It's not every day you check the table of contents of The New Yorker & see an article subtitled "The Genius of GK Chesterton". In the latest issue, Adam Gopnik waxes enthusiastically about the great one. Tis always interesting to see how revered figures with Catholicism are seen outside the fold. (Gopnik is an atheist.)
Chesterton and Friends has already made note, linking to Brookhiser of "The Corner" and Commonweal, which has a few snippets:
Gopnik has many good things to say about Chesterton’s style and sensibility, about changes in English prose style in the twentieth century, and about the differences of outlook between cradle Catholics and converts. An atheist (or, as he likes to put it, a “freethinker”), Gopnik is not insensible to the appeal of religion, and of the Catholic religion in particular:[I]t was as obvious that Chesterton was headed to Rome as it was that Wilde was headed to Reading jail. If you want a solution, at once authoritarian and poetic, to the threat of moral anarchism, then Catholicism, which built Chartres and inspired Dante, looks better than Scotland Yard. If you want stability allied to imagination, Catholicism has everything else beat.But this, for Gopnik, is part of the problem. Chesterton’s hunger for stability and authority led him not only to Rome, but to a rebarbative political philosophy that logically entailed “Jew-hating.” Gopnik argues that Chesterton’s anti-Semitism was not merely casual or customary; it was personal (his brother, Cecil, had been one of the main players in the Marconi Scandal, a small-scale English version of the Dreyfus Affair), and it was programmatic:The trouble for those of us who love Chesterton’s writing is that the anti-Semitism is not incidental: it rises from the logic of his poetic position. The anti-Semitism is easy to excise from his arguments when it’s explicit. It’s harder to excise the spirit that leads to it — the suspicion of the alien, the extreme localism, the favoring of national instinct over rational argument, the distaste for “parasitic” middlemen, and the preference for the simple organ-grinding music of the folk.It is a mistake to try to defend Chesterton (or Belloc) against the charge of anti-Semitism. Looking back from this side of the Final Solution, as we must, we are bound to find many of Chesterton’s arguments about the Jews — and much of his language about them — suspect or disgraceful. Nor is it any use to try to quarantine our judgment about his attitude toward the Jews from our more general opinion of his merits as a thinker and writer. Anti-Semitism was a part of the package, though never a big part.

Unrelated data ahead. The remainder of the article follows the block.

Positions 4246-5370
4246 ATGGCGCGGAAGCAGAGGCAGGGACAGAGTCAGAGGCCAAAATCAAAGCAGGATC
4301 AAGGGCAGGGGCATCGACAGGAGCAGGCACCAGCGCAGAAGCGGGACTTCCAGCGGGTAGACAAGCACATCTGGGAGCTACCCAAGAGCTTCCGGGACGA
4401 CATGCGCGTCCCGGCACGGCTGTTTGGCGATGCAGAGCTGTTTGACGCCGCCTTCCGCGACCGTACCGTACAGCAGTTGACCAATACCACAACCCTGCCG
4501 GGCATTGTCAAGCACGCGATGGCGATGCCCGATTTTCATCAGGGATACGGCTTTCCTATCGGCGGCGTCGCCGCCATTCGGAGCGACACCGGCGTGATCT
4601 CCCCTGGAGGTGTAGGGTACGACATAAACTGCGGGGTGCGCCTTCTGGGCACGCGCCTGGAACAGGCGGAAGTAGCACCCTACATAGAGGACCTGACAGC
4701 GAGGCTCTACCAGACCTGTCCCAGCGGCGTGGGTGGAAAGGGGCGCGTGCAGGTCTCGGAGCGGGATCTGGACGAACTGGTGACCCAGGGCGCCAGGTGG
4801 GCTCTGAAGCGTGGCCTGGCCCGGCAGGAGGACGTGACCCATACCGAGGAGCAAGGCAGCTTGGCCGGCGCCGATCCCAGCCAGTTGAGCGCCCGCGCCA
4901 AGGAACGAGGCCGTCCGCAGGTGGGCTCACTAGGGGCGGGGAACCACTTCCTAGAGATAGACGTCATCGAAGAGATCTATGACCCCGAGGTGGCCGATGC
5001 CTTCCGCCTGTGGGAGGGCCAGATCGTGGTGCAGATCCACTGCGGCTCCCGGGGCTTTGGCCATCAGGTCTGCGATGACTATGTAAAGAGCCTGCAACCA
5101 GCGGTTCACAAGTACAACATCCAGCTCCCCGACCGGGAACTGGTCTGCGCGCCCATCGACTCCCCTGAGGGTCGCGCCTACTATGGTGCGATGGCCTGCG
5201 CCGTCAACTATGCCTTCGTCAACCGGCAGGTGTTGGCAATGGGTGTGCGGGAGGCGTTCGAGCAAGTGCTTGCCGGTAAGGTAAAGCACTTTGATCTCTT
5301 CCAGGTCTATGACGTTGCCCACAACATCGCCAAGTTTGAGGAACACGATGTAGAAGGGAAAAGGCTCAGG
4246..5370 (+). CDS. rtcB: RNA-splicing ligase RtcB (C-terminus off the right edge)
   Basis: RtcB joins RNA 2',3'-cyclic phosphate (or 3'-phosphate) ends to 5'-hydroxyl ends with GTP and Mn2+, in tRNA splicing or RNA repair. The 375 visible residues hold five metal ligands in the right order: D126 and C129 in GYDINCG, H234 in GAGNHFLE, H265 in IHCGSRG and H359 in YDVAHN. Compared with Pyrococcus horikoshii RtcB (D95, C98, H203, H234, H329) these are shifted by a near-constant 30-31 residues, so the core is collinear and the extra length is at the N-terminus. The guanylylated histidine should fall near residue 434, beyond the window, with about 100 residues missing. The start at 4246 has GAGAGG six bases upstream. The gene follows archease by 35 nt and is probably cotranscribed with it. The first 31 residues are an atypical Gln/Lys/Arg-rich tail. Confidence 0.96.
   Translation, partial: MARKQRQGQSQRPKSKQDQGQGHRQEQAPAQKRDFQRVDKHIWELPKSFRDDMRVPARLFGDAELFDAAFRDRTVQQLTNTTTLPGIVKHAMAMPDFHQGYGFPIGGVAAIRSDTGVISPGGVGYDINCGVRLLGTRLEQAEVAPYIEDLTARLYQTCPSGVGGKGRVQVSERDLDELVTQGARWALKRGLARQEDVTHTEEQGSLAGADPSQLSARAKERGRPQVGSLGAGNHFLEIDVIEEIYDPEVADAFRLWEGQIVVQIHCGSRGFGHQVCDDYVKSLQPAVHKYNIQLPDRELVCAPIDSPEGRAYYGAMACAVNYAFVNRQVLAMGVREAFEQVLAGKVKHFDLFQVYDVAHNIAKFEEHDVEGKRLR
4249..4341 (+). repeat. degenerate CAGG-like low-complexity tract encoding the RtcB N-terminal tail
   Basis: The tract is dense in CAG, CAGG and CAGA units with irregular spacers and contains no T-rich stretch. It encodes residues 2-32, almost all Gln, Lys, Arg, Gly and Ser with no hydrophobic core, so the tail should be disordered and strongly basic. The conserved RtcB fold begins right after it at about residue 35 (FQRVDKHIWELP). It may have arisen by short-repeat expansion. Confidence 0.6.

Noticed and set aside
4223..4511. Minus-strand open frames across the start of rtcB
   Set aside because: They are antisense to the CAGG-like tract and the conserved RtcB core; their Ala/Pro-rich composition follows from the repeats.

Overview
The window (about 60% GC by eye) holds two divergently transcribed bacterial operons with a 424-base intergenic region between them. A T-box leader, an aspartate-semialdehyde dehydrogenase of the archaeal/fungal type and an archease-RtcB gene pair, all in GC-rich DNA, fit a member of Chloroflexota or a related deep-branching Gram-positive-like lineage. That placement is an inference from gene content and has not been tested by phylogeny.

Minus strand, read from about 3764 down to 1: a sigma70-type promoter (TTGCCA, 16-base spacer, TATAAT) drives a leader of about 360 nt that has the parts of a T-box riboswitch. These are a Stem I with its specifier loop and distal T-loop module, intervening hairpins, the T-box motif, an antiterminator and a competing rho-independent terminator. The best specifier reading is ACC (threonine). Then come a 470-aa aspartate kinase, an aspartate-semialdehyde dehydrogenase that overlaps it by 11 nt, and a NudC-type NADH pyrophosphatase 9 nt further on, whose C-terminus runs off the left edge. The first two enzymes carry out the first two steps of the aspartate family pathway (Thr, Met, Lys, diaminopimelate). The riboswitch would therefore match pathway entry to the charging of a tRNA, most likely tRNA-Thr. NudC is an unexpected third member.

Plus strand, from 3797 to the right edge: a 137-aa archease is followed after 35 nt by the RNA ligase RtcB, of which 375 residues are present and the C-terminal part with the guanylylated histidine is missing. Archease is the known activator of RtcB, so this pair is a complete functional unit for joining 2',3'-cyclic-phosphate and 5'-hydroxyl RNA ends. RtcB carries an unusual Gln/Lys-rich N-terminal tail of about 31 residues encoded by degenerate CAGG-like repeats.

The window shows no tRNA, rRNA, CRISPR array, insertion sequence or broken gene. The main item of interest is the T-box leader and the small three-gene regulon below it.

For Muhammad to use power in order to create a religion is of this world and not surprising. And this is the rub isn't it? The thing we boast of Jesus - that the "still small voice" does not impel belief is also that which can be exasperating. As then-Cardinal Ratzinger once said, we could wish God would manifest Himself with greater clarity and power, but then it gives more glory to God that He not, allowing the little of the world to know the secrets.
It's interesting to me that Chesterton hated homogenization and the leveling of differences and yet celebrated the mundane, saying that we ought look in wonder while being stopped for a train, observing the red and green of the stoplight as it were the sun and moon, and becoming entranced by the long arm that falls as the train nears. (Sort of like being enthused over "spam poetry"?) Train crossings seem awfully homogenized don't they?
Chesterton loved the denseness of a city like London ("a city is, properly speaking, more poetic than even the countryside, for while nature is chaos of unconscious forces, a city is a chaos of conscious ones...a city has more significant symbols than nature." Reminds me of my trip to New York. I suppose while Chesterton relished diversity he did not require it. Very Christian in the sense that for Jesus fasting and feasting was not either/or but and/both. For Chesterton it wasn't diversity/homogenization, but dealing with whatever came (preferably diversity).
Chesterton's answer to the mundane seems to be to infuse it with imagination so that it acquires what it appears to lack. Of a friend whose desk drawer was constantly jammed, creating frustration, Chesterton said "imagine you are pulling against some powerful and oppressive enemy, and the struggle will become exciting, not exasperating...an inconvenience is only an adventure wrongly considered."